Sunday, May 8, 2011

The Synchroncity of Benny Green's New Trio on his latest "Source"

Benny Green
Jazz Legacy Productions JLP 1001014
Recorded at Alley cat Productions, South Orange, NJ
November- December 2010

The jazz piano trio has traditionally been a wellspring for the creation of some expressive music over the years. Getting the perfect combination of band mates that can produce that illusive, magical something that can transcend time is sometimes like a chimera. 

Peter Washington

If one subscribes to the theory of synchronicity, than it was certainly a synchronous event when in 2009 Japanese guitarist Satoshi Inoue brought together pianist Benny Green with the superb rhythm section of 
Peter Washington and Kenny Washington for his Japanese tour. Despite having the same name these two unrelated musicians have a simpatico that transcends blood.
Kenny Washington

“Source”, is inspired by a litany of Green’s jazz heroes. They include Sonny Clark, Carl Perkins, Dizzy Gillepsie, Donald Byrd, Kenny Drew, Bud Powell, Benny Golson, Duke Pearson, Mel Torme and Horace Silver.  Despite the diversity of the source of the music, Green and company play it all with reverence, joy, virtuosity and heart. The result is one of the most enjoyable albums I have heard this year and a watershed for Green as a leader .

From the opening notes of Sonny Clark’s “Blue Minor" you know your in for a treat. Green has the “goods” and he swings with the best of them, with a looseness of style that reminds me a little of the great Hampton Hawes. Prodded by Peter Washington’s elastically buoyant bass lines, Benny demonstrates some rapid tandem, two-handed runs that gush with imagination. This one is a delight.
Sonny Clark

On West Coast pianist Carl Perkins 
“ Way ‘Cross Town” , Green negotiates the start/stop lines of this little gem and intertwines the breaks with some cascading solo lines as the team Washington keep impeccable time. Drummer Kenny offers some tasteful brushwork in a nice interlude of subtle restraint.

Mr. Green is at his most elegant on the poignant
“I Waited for You”. The trio saunters on the beat as Green dances along the keyboard in a sophisticated display of sensitive lyricism. Peter Washington’s bass solo is deeply articulate and expressive.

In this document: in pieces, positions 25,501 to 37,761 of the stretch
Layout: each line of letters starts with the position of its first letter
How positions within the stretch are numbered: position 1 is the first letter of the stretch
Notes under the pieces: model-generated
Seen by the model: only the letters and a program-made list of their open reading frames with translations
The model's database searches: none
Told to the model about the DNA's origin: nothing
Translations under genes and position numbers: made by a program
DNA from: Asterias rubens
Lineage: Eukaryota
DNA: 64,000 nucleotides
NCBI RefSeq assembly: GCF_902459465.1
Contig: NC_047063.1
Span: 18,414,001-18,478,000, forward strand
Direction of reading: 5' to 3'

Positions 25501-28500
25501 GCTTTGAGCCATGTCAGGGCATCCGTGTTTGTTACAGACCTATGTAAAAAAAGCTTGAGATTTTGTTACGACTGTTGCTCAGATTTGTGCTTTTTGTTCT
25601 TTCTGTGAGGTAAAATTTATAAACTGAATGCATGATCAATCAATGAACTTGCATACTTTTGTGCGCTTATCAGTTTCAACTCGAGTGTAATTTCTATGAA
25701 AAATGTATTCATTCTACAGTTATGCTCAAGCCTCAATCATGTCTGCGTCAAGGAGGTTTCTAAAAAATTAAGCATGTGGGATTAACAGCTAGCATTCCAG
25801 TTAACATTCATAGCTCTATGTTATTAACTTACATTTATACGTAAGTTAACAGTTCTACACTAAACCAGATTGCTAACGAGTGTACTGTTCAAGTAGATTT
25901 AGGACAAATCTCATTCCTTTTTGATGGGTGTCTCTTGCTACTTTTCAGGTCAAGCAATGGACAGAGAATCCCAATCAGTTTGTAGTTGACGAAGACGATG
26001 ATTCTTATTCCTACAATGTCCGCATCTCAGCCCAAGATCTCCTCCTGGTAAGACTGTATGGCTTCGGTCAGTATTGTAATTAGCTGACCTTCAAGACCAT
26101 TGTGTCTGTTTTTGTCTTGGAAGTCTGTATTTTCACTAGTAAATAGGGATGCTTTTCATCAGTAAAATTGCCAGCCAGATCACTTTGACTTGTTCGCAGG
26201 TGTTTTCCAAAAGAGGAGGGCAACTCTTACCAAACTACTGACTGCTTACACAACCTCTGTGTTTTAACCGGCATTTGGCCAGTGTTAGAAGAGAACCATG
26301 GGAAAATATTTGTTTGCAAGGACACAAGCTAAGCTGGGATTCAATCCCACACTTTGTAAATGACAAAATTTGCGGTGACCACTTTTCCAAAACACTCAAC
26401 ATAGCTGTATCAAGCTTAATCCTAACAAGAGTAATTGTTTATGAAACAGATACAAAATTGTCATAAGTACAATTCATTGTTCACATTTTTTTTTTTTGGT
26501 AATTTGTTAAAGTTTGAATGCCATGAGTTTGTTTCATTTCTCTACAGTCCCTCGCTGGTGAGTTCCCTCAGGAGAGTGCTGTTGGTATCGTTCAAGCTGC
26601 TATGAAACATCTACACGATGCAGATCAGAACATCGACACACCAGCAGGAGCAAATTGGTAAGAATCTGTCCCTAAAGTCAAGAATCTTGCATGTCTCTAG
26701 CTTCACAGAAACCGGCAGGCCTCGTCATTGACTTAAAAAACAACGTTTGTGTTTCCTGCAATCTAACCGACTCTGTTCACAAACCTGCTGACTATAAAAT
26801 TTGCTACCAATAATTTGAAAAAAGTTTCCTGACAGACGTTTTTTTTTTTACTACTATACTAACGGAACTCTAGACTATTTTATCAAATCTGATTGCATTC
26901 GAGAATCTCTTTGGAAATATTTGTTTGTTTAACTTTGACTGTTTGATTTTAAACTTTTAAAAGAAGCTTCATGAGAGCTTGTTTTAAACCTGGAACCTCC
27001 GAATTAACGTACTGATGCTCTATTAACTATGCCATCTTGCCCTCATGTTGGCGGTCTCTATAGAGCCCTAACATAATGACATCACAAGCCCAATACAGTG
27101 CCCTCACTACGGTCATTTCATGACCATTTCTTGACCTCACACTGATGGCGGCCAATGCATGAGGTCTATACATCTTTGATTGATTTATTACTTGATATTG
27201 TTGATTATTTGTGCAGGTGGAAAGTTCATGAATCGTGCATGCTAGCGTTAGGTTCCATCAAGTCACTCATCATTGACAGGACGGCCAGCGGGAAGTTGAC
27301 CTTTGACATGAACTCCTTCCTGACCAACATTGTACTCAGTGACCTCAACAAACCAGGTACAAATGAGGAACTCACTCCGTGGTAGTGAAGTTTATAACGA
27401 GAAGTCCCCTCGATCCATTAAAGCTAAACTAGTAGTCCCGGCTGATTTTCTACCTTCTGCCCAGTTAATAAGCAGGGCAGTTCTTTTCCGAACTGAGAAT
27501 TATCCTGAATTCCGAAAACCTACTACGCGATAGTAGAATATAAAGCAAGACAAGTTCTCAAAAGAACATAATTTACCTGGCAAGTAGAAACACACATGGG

Donald Byrd
Trumpeter Donald Byrd’s “Little T” is a catchy vehicle to swing on and swing this trio does so well. Green is an effervescent pianist who digs deep into the marrow of a song to find different approaches to make it sing. The obvious love that that these guys have for this music is genuine. Witness the precise interaction and timely breaks, all part of a special intuition. 

Kenny Drew
“Cool Green”, a Kenny Drew composition, is a cool shuffle that allows Mr. Green to stretch out with some clipped, syncopated solo lines, followed by a series of beautifully executed rapid runs up and down the keyboard. Peter Washington offers his ever present, deceptively floating bass lines that hold it all together. When the bassists solos he swings with unerring time and expressiveness.

For those who love speed and virtuosity, Bud Powell’s “Tempus Fugit” is the piece de resistance. Green is a formidbile technician who flawlessly executes this most difficult composition with his own brand of  blinding two handed speed and a certain sense of humor. One can almost hear the trio take a collective sigh of relief at the successful conclusion of this barnburner.
Bud Powell

Benny’s father purportedly suggested he include the Benny Golson tune
“Park Avenue Petite” and kudos to the elder Mr. Green for this influence. Green is at one with the sentiment of this composition as his soulful, blues tinged solos attest beautifully. The rhythm section is in a tight groove allowing Mr. Green plenty of room for expression with subtle support.

On Duke Pearson’s  “Chant” we get a taste of the myriad of ideas that pop into Mr. Green’s head as he commits to his solo wanderings. While generally melodic he sometimes uses dashes of atonality to make a point. 
Duke Pearson

On Mel Torme’s “ Born to Be Blue” ,we get the feel that Mr. Green has spent many a night backing some real torch singers in his career. His phrasing is earnest and appropriately vocal-like as he states the melody. It’s during his solo that he explores the nuances of the song as he sees it.

On Horace Silver’s classic “Opus de Funk” is the finale and we hear the Trio get back to the business of swinging. Green’s excitable playing is full of energy and kineticism. Peter Washington’s bass pushes the song along ultimately taking his own facile solo. Mr. Green leads us all over the map with his abundance of ideas. He has an energetic interchange with the drummer Kenny Washington trading ideas on a series of breaks before making their way to the coda.

Horace Silver

For any lover of piano trio jazz or just plain swinging music, Benny Green’s “Source” makes a splendid addition to any serious collection of the genre.

Musicians: The Benny Green Trio:  Benny Green
(piano); Peter Washington ( bass); Kenny Washington (drums)

 Here's Benny with the great Ray Brown and Gregory Hutchinson on drums playing Blue Mood

1 comment:

  1. Ram - I really enjoyed your review and enjoyed the sound piece you supplied. It was a chimera of sorts to enjoy both the sounds and text at the same time. doc